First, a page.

Academics and Research / Magazine Feature

Professor has a taste of academic success

John Kinnamon accepting award

Professor John Kinnamon received the United Methodist Church University Scholar/Teacher of the Year Award at DU's Convocation in October. Also pictured are Chancellor Robert Coombe, left, and Faculty Senate President Michael Levine-Clark.

Not only does John Kinnamon have good taste — he has a passion for it.

A neuroscientist and professor in DU’s Department of Biological Sciences, Kinnamon  received the United Methodist Church University Scholar/Teacher of the Year Award at DU’s Convocation in October 2009.

Kinnamon is a pioneer in the study of taste buds. Last year, he received a five-year grant from the National Institutes of Health to learn more about the basic mechanisms of how taste works — including studying the synapses between taste receptor cells and the brain.

 “A lot of work on the five senses has centered on four of them: sight, smell, hearing and touch,” Kinnamon says. “But not a lot of research has been done on the sense of taste.”

Kinnamon says each taste bud is like a mini-brain that provides information about the taste of the food being eaten whether it’s sour, salty, bitter, sweet, and whether or not the food is palatable.

But his tastes go beyond buds; he also teaches a popular DU First-Year Seminar called Biology of Science Fiction. What does this have to do with taste?

“Not a lot,” Kinnamon says. “I am a science fiction junkie, and biology is the fodder of a lot of sci-fi literature and movies.” 

He says a majority of science fiction is written about genetic engineering, aliens, physics of time travel and artificial intelligence. Students in Kinnamon’s class analyze sci-fi books from a biological perspective. They even have to create a story about an alien — describing the biology of how its body functions and brain works.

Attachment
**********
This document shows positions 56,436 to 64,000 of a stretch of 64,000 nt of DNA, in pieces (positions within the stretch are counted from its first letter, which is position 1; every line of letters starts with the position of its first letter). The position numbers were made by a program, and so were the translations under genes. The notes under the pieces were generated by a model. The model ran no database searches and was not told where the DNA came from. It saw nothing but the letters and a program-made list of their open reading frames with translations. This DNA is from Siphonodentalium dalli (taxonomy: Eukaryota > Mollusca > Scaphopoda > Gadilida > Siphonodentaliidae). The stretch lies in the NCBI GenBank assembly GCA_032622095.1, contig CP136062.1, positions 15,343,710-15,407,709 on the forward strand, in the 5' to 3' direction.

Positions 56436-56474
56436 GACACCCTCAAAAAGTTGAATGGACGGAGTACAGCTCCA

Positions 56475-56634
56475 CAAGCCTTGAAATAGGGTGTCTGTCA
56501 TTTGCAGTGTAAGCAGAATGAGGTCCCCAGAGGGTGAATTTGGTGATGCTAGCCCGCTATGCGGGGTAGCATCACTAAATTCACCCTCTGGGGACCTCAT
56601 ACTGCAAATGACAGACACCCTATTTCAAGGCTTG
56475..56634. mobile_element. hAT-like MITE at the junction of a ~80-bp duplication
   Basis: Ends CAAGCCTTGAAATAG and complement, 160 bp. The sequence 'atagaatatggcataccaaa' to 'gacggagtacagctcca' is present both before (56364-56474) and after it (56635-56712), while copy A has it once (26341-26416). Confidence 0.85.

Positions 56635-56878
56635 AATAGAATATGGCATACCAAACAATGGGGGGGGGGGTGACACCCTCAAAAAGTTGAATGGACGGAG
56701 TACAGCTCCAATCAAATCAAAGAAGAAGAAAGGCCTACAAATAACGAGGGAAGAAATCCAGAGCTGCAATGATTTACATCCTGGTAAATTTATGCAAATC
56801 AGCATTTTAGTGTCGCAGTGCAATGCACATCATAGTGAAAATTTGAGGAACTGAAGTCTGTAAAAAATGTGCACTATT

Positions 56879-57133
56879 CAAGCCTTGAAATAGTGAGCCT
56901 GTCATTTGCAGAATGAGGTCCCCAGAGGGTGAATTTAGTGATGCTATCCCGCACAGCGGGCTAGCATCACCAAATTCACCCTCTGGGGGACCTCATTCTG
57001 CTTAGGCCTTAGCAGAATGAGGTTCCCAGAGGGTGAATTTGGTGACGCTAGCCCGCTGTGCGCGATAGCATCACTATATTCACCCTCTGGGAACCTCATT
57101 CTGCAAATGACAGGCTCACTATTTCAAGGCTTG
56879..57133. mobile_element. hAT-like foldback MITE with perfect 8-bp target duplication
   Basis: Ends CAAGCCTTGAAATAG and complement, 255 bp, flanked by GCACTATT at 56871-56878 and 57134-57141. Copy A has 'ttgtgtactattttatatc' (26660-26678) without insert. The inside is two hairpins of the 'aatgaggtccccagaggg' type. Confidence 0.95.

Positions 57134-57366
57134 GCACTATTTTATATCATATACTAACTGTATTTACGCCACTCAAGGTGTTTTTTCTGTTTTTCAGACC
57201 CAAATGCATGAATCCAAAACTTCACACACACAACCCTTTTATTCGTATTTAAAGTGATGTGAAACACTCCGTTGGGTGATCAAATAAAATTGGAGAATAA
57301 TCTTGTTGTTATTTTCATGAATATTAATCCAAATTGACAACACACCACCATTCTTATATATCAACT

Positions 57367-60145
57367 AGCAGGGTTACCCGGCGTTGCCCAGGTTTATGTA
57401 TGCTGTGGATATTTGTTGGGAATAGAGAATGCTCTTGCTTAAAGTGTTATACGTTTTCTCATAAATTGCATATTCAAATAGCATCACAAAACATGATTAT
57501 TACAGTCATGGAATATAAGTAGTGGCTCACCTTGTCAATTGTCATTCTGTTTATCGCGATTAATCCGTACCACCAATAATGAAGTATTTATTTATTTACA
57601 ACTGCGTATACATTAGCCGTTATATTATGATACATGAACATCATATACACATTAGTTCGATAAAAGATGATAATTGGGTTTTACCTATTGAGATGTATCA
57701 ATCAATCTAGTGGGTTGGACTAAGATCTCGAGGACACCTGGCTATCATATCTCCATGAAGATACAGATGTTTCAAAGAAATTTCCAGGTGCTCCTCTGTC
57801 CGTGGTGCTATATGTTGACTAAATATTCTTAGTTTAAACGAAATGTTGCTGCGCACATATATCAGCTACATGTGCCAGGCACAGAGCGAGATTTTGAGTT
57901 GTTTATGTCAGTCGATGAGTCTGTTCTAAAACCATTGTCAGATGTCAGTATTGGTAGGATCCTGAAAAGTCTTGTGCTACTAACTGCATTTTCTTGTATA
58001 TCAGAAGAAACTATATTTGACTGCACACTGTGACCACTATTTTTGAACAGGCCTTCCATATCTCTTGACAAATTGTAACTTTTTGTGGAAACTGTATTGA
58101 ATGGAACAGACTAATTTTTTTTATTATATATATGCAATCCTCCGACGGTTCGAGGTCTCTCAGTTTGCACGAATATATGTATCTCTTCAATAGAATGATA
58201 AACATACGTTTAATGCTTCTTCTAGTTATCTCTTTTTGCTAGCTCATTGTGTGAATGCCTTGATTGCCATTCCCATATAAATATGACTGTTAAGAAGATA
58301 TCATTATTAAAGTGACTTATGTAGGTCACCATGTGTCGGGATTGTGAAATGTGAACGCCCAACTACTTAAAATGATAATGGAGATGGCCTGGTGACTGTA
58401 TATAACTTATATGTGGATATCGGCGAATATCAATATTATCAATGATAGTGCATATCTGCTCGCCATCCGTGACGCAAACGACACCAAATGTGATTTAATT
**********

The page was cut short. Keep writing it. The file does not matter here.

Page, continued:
“As an academic, I continually try to balance my efforts between teaching and research,” Kinnamon says. “Getting a grant application funded is a great career event, but the real rewards come from teaching. Occasionally we get a pat on the back for our efforts, but we really live for the times when a student who graduated years before calls to say how taking one of my courses or working in my laboratory changed the direction of their career. These are the most gratifying moments for me and are remembered forever. Now, to have the United Methodist Church honor me with the University Scholar/Teacher of the Year Award makes me feel appreciated in a way I have not experienced before,” he says. “Being recognized for doing what you love is like having your cake and eating it, too.”  

And tasting it.

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